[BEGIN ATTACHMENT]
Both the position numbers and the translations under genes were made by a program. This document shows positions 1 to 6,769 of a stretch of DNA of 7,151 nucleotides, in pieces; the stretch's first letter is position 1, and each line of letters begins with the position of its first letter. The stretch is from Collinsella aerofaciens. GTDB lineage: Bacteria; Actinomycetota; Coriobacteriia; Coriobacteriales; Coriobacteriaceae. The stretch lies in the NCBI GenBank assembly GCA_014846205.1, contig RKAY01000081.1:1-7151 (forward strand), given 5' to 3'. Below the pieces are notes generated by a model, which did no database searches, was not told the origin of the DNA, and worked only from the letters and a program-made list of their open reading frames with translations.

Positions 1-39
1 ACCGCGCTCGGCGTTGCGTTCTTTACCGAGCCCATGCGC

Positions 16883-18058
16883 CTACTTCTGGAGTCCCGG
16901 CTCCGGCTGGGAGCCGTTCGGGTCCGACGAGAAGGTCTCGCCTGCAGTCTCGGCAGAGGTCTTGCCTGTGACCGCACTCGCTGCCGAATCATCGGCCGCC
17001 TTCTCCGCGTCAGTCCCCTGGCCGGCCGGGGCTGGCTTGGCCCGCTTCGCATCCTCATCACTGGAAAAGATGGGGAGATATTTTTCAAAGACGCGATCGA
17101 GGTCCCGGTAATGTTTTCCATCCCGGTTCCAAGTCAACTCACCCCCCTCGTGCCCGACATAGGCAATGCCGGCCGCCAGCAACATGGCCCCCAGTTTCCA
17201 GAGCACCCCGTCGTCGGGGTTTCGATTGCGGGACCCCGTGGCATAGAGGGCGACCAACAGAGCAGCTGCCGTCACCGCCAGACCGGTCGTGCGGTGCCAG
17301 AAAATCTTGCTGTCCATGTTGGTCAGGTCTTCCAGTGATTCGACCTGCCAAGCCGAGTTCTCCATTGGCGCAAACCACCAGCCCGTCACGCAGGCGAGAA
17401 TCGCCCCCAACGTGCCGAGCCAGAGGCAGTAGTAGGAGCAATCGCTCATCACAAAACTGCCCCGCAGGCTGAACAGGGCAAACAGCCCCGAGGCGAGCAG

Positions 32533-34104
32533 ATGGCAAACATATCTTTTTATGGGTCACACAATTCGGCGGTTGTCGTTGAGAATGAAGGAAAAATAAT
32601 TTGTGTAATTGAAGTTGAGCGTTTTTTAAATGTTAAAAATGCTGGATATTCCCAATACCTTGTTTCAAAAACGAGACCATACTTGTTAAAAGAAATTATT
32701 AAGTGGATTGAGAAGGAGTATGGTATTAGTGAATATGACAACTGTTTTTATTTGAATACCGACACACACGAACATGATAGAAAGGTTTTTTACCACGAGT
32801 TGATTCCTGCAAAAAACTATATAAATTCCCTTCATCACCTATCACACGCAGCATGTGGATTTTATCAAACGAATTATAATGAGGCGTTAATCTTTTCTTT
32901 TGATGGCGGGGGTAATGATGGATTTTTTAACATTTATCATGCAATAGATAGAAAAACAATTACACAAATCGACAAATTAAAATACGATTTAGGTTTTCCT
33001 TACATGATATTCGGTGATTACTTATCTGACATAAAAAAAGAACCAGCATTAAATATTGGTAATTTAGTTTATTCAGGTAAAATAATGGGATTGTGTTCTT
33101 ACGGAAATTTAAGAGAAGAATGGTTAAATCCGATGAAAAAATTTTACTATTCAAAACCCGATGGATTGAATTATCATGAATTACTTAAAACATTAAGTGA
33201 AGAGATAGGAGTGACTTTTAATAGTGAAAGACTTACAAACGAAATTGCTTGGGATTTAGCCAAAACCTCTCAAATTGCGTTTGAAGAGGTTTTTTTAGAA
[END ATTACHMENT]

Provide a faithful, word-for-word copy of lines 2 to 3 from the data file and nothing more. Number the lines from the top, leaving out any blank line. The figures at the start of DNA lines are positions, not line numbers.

Positions 1-39
1 ACCGCGCTCGGCGTTGCGTTCTTTACCGAGCCCATGCGC